Minimalism in Life and Architecture
Unless you live under a rock (which may actually be right in line with this topic) you’ve heard of the latest lifestyle movement – Minimalism. Some
of this is being fueled by a documentary film, Minimalism, that is sweeping the nation (it's one to
- Eliminate our discontent
- Reclaim our time
- Live in the moment
- Pursue our passions
- Discover our missions
- Experience real freedom
- Create more, consume less
- Focus on our health
- Grow as individuals
- Contribute beyond ourselves
- Rid ourselves of excess stuff
- Discover purpose in our lives
The overlying theme of the movement is taking back control of your life by making conscious decisions about what is really important to you. When it comes to possessions, the minimalist lifestyle continuously asks the question, “will this (insert material possession here) make my life happier, or bring more value to my life.” If the answer to the question is no, then there is no need for this thing to take up space in your life. Although this lifestyle challenge is a seemingly new thing, it’s no new concept to humanity. For example, Japanese culture has practiced this for centuries. They practiced in every facet of life, from art, to philosophy, writing, material possessions, and their environment.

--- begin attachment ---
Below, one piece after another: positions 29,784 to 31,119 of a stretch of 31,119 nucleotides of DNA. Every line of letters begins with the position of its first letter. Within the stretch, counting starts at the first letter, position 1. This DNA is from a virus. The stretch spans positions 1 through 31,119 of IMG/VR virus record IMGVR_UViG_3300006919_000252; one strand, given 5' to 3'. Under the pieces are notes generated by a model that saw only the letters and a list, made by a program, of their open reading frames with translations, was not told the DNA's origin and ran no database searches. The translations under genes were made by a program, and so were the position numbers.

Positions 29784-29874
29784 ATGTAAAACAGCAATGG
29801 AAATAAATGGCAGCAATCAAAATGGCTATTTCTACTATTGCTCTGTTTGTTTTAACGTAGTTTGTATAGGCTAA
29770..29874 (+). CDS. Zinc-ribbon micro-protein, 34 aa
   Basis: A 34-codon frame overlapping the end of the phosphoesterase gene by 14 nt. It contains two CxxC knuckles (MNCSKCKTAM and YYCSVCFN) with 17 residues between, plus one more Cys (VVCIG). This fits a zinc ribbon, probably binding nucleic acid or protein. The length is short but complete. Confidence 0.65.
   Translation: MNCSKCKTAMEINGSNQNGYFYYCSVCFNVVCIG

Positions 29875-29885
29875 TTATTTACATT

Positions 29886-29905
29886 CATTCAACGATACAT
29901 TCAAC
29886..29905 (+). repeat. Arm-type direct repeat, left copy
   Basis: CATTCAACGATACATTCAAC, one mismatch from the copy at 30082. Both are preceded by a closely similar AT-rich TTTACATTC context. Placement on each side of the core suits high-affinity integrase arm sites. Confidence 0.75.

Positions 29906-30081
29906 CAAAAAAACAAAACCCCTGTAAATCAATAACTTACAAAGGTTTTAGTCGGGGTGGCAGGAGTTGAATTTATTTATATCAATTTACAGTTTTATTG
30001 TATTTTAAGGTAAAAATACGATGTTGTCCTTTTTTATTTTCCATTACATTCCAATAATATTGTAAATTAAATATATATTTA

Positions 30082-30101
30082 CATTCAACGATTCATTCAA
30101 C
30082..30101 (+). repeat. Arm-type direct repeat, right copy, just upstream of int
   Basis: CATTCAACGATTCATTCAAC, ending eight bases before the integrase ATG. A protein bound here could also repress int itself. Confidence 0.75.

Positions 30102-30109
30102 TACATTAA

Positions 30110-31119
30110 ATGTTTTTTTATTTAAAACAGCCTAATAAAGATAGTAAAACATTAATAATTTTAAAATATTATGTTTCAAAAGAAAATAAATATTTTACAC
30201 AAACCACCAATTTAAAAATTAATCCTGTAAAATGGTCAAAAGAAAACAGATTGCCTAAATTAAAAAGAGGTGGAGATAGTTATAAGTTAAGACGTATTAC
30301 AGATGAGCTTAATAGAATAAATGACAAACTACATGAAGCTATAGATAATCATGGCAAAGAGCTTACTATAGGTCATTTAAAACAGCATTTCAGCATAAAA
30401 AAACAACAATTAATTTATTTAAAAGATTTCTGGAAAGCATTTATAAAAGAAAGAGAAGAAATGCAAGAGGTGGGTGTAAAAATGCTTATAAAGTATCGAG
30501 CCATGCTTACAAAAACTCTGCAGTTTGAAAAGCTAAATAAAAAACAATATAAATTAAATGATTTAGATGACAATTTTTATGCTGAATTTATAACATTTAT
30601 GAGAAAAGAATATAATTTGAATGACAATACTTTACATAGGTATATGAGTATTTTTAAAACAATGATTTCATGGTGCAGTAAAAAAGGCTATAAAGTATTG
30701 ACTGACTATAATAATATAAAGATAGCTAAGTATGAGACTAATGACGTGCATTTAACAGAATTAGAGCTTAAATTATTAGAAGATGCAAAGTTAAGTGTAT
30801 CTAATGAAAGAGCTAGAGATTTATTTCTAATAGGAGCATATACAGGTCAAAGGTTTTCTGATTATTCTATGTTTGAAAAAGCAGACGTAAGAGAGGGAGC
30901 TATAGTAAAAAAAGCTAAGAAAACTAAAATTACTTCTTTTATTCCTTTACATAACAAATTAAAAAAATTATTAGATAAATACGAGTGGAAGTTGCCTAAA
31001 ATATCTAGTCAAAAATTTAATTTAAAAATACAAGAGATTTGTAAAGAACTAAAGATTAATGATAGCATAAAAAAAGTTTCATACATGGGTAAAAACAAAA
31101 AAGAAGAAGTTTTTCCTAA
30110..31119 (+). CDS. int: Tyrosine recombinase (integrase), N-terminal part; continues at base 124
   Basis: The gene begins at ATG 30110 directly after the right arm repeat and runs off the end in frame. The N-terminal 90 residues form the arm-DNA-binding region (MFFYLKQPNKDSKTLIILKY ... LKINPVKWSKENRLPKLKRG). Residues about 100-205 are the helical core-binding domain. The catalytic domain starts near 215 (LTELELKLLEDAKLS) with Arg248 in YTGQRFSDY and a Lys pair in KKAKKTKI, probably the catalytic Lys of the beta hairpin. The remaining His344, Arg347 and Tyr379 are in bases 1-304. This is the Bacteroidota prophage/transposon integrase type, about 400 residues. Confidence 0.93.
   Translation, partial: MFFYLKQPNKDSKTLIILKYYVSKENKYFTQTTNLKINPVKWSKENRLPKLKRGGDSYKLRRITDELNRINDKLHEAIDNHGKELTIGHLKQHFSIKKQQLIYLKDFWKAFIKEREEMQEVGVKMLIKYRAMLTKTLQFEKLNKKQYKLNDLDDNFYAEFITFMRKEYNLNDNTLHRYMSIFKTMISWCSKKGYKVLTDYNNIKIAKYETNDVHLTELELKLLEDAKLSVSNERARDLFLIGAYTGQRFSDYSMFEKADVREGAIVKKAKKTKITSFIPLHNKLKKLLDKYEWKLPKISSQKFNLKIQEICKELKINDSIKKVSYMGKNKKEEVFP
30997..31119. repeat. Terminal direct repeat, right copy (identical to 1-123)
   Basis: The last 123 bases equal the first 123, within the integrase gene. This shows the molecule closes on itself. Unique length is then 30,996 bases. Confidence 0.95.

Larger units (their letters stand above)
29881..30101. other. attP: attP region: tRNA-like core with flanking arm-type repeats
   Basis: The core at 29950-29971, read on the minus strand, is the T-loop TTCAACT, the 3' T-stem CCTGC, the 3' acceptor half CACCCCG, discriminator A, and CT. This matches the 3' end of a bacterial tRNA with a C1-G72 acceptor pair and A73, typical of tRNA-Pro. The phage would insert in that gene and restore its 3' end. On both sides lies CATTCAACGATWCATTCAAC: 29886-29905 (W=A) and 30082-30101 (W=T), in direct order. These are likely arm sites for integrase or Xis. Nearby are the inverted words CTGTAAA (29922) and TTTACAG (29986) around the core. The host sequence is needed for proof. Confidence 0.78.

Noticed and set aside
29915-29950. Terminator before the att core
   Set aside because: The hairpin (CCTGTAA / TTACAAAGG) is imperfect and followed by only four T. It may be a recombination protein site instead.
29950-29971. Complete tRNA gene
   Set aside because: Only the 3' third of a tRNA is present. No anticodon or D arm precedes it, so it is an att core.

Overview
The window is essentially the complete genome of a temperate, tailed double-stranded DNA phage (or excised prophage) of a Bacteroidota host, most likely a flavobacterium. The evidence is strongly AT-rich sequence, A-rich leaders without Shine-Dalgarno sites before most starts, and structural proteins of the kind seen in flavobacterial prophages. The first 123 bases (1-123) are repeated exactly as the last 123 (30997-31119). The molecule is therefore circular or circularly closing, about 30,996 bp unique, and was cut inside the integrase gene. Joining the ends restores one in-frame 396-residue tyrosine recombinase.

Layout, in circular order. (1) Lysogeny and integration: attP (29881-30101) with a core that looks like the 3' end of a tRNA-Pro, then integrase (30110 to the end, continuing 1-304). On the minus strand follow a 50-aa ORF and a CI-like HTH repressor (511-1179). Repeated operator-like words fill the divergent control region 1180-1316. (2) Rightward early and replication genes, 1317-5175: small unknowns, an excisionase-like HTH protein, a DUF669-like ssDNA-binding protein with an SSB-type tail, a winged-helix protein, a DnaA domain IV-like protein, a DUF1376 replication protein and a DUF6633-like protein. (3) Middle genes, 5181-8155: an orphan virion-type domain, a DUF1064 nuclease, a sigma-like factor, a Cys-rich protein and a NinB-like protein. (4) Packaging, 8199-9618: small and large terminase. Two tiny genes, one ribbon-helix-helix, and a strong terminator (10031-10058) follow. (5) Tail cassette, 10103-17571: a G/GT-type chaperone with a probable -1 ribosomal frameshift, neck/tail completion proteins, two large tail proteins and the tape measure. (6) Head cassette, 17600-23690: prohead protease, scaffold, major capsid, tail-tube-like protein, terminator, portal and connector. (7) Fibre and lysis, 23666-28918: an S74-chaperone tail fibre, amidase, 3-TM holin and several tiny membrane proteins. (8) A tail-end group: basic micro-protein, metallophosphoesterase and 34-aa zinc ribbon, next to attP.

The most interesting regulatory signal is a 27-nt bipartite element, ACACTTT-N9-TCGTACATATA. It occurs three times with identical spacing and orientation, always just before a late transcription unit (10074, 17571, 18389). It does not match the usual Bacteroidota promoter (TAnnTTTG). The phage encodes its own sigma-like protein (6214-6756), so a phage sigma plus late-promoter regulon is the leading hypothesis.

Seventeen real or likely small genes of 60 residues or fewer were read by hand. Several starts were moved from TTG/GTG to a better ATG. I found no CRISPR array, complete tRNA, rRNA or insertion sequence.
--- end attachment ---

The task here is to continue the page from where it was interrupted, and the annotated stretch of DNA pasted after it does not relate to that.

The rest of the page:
Critically acclaimed minimalist architects include:
Although you may not appreciate the stripped down appearance of the minimalist architecture, the ideas behind the designs are still relevant and can be adapted to your personal taste for the spaces that you occupy. Whether your thing is farmhouses with old wood beams dispersed throughout the interior, or perhaps you enjoy lots of color throughout your space and love to display your art collection, the goal is to be intentional about what and how you choose to interact with your possessions. One thing we hear quite often from clients is, “We want lots of storage”, or “We can’t have too much storage.” While we understand, and can relate, it should challenge all of us to consider, “Why do we need so much storage in the first place?” Perhaps the answer is to begin the process of purging what we have. While we certainly do enjoy designing huge buildings for people, we should challenge ourselves, both as Architects and as clients to really think about all of these rooms or spaces that we “need” versus how much space we actually need.
I offer that the solution maybe lies in spaces that are multi-functional. For example, living / kitchen spaces that can transform to accommodate dining
and gathering. Eat-in kitchens is not a new idea but still very valid for our time. We must challenge each other to continue to examine our (client’s)
needs first, then design the space for the need. In summary, be intentional in every area of your life, and live your life with purpose. May
your architecture be a reflection of you...and may it be really cool!